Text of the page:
Odds of being traded by trade deadline: 25-to-1
Stanton, out since April 29 with a hamstring injury, returned from the disabled list on June 10 and immediately began spraying balls into the stratosphere.
Stanton has hit safely in all seven games since his return (11-for-28, .393) and has smacked four home runs with 10 RBI. His first home run, a two-run shot in the bottom of the eighth, gave the Marlins a 5-4 win over the Milwaukee Brewers on June 11.
On Monday, Stanton single-handedly beat the Arizona Diamondbacks with a pair of home runs—a two-run bomb followed by a game-winning solo blast off former Marlins closer Heath Bell in the top of the ninth—in a 3-2 win.
Marlins manager Mike Redmond told the Sun-Sentinel that he is thrilled to have Stanton back in the lineup:
His swing looks good. He looks confident, even missing an extended period of time. He's got some big hits. Before he got injured he was feeling his way around. He's not like that now. He's going up there and he feels like he can get a big hit anytime. The good thing is we're starting to get some guys on in front of him and that ensures he gets pitched to. When they have to pitch to a guy like that he can do some damage.
Although the Marlins have said Stanton isn't available, there's a long list of teams wanting to acquire the 23-year-old slugger. So far, the Philadelphia Phillies, Boston Red Sox, New York Mets and the Texas Rangers are some of those teams reportedly to have checked on Stanton since the season began.
The other issue, besides the Marlins rebuffing every outside overture, is what Stanton might fetch at the trade deadline given his slow start and the hamstring injury
"If they trade him in-season, they probably wouldn't get any major league talent," one executive told ESPN.com's Jayson Stark in May. "So given everything that's happened with their team and their attendance, are they really in a position to make a deal for him where they just get back prospects? Probably not. So they're better off keeping him all year and trading him in the offseason, so they're getting some major league pieces in return."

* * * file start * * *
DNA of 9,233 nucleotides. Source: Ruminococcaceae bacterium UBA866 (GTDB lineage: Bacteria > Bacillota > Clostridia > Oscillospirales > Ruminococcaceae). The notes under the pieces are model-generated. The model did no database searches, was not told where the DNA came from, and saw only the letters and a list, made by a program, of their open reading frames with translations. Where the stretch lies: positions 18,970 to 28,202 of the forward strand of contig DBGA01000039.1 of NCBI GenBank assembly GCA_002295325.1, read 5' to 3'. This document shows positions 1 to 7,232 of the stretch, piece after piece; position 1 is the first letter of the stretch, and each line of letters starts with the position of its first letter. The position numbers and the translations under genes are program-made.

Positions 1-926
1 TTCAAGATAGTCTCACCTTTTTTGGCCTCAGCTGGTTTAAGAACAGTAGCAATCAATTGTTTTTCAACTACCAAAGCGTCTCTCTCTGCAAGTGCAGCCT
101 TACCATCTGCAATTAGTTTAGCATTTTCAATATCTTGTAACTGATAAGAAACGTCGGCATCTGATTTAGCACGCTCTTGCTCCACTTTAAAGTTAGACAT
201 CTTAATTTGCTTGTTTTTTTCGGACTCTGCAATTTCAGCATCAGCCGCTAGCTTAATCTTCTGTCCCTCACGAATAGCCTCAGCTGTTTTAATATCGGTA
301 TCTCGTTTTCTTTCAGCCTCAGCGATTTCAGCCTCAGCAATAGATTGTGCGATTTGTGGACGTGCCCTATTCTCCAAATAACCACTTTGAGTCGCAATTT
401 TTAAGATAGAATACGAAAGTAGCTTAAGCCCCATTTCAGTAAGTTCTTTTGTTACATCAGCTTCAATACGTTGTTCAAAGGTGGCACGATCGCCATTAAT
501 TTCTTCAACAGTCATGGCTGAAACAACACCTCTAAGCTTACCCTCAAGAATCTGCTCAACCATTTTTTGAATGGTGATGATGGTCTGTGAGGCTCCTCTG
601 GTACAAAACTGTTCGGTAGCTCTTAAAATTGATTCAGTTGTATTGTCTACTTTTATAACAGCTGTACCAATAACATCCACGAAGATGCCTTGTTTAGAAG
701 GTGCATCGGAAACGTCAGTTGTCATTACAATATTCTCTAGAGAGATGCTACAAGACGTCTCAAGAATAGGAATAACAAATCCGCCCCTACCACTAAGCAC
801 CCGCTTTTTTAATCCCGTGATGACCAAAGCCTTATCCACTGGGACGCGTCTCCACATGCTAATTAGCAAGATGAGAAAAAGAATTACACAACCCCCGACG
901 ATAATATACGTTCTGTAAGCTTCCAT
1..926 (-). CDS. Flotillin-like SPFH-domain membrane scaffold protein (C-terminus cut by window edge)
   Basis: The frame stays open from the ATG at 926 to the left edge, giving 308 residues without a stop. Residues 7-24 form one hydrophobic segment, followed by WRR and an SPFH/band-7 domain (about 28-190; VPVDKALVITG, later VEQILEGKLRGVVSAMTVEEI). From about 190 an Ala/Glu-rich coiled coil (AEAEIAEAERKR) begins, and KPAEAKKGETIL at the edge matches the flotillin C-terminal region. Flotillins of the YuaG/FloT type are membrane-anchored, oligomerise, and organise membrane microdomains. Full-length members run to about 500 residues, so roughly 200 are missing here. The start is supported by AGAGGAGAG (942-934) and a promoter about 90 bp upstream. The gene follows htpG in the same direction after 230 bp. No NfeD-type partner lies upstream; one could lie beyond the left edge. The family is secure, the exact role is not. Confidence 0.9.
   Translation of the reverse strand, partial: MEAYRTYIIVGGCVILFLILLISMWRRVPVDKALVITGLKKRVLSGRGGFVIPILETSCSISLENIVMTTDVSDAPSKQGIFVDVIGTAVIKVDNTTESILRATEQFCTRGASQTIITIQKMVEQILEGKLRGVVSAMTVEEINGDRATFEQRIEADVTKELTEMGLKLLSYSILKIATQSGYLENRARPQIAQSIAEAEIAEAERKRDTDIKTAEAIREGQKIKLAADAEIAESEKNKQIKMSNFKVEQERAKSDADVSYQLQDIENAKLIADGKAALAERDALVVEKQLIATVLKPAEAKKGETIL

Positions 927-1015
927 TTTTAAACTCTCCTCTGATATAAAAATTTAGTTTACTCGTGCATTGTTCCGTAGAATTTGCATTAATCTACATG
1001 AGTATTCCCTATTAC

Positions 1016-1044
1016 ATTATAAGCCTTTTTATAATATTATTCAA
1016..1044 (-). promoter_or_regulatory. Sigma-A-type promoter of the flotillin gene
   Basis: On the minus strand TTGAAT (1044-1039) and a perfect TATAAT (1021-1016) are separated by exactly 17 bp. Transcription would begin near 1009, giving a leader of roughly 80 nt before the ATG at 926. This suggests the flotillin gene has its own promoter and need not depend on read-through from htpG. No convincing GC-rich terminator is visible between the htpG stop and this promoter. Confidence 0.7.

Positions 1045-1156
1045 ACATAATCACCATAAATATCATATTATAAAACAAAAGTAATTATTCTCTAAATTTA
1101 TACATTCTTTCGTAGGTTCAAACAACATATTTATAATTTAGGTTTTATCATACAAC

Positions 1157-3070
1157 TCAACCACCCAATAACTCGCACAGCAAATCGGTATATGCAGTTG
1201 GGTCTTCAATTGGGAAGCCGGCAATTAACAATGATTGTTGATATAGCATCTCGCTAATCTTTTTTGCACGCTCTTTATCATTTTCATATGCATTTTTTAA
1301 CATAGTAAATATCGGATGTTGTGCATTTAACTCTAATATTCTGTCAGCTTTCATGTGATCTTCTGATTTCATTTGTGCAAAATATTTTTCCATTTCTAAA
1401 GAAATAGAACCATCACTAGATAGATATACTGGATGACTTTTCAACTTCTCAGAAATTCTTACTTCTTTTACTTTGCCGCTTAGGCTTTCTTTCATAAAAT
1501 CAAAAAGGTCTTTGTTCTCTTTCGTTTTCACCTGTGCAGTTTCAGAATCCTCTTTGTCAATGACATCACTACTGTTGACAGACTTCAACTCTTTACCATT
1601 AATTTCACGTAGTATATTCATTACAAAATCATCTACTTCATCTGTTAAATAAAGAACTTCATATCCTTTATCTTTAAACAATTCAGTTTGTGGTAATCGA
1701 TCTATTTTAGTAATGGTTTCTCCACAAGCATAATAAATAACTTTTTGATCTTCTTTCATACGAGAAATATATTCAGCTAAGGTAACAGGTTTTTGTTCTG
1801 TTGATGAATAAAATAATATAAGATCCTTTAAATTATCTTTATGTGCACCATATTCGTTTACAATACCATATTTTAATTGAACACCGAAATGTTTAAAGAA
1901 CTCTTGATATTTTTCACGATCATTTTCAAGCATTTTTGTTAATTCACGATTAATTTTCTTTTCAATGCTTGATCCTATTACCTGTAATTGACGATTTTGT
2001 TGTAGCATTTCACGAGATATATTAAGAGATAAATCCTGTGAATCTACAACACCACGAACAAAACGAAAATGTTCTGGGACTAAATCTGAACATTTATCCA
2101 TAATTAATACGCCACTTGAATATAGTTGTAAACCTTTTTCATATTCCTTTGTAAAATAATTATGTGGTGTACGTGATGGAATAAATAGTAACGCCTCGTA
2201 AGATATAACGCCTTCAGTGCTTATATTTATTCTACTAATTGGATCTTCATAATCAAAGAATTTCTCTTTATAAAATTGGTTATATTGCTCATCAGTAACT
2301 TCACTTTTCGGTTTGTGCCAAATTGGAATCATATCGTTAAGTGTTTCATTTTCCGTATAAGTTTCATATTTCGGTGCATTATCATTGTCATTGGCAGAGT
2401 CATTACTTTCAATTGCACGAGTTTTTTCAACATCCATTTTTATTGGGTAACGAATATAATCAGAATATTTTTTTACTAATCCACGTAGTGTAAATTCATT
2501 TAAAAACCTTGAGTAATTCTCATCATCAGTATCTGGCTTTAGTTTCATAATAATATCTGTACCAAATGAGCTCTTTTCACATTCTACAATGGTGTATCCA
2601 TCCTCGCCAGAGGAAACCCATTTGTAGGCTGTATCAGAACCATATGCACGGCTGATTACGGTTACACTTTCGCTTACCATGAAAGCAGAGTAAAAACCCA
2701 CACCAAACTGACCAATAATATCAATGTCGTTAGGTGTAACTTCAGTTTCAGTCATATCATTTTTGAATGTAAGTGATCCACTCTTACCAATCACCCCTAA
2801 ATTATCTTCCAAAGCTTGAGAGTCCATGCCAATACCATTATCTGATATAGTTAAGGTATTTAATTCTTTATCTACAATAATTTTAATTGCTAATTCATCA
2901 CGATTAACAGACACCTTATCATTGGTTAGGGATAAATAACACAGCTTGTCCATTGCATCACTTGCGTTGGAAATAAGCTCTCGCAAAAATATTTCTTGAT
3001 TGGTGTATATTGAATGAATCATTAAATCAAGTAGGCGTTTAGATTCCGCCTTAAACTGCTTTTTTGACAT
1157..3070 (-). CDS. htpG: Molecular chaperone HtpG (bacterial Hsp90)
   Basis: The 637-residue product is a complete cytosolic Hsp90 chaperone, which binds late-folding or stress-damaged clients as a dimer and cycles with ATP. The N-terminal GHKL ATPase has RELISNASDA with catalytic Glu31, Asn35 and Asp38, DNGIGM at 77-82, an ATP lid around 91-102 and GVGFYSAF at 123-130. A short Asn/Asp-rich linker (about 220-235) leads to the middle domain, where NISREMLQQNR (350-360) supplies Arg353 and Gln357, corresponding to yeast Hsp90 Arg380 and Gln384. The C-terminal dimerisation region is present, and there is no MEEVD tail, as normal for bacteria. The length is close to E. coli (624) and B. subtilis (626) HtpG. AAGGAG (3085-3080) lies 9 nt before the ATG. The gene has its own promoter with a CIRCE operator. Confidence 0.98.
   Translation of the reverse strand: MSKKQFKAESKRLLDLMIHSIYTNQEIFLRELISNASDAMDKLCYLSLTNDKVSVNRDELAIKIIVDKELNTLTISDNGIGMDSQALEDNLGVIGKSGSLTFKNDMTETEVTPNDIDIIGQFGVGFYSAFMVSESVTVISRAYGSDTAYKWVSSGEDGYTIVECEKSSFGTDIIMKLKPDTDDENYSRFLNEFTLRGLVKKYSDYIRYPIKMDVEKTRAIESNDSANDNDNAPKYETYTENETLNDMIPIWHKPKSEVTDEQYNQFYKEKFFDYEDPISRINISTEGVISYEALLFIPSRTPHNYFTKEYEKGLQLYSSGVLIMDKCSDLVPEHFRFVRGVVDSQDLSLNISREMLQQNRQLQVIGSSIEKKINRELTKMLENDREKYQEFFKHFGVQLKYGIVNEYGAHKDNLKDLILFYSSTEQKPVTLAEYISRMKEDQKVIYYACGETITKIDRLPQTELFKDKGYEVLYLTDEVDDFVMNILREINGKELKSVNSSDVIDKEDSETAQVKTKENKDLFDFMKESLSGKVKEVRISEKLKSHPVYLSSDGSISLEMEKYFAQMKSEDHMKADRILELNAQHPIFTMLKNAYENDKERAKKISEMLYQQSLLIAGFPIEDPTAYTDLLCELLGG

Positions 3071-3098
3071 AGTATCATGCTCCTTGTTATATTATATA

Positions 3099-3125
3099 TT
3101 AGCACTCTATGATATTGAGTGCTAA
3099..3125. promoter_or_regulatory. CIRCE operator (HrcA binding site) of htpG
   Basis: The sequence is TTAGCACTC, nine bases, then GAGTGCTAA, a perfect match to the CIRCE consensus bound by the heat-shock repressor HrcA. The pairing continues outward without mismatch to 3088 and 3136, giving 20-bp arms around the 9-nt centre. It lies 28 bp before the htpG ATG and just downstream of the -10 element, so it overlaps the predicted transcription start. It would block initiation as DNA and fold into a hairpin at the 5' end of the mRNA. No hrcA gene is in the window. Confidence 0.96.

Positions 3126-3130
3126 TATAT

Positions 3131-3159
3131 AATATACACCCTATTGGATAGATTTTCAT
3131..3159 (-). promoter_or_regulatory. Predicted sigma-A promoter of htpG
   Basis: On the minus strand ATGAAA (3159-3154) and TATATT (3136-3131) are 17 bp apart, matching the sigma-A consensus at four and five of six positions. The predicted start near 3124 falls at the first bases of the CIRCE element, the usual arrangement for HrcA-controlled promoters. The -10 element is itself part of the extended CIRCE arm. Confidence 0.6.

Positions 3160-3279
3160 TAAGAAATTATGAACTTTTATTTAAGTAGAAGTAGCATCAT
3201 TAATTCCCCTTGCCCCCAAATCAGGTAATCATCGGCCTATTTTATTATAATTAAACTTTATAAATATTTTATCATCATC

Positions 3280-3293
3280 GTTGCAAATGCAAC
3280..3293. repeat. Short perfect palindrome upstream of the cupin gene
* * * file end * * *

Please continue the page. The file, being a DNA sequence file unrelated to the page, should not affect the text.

However, a couple of factors works against this logic.
One is that Stanton has quickly rebuilt his value and if he proves he can stay healthy in the next month, his value might never be higher considering he will eligible for arbitration after the season.
Secondly, some teams that have zeroed in on the Stanton sweepstakes might be desperate enough to unload everything, including the kitchen sink in terms of prospects, in order to obtain Stanton for the stretch run.
For instance, if the Phillies feel they are contenders, they could use a right-handed power bat to balance their aging lineup. The Rangers might be compelled to give their offense a shot in the arm since they are 7-14 in their last 21 games and averaging 3.5 runs per game during that stretch.
And we haven't even mentioned other under-the-radar teams such as the Seattle Mariners and Pittsburgh Pirates.
So while the Marlins maintain Stanton isn't available, all it takes is for some team to throw out an offer the Marlins can't refuse to get their attention.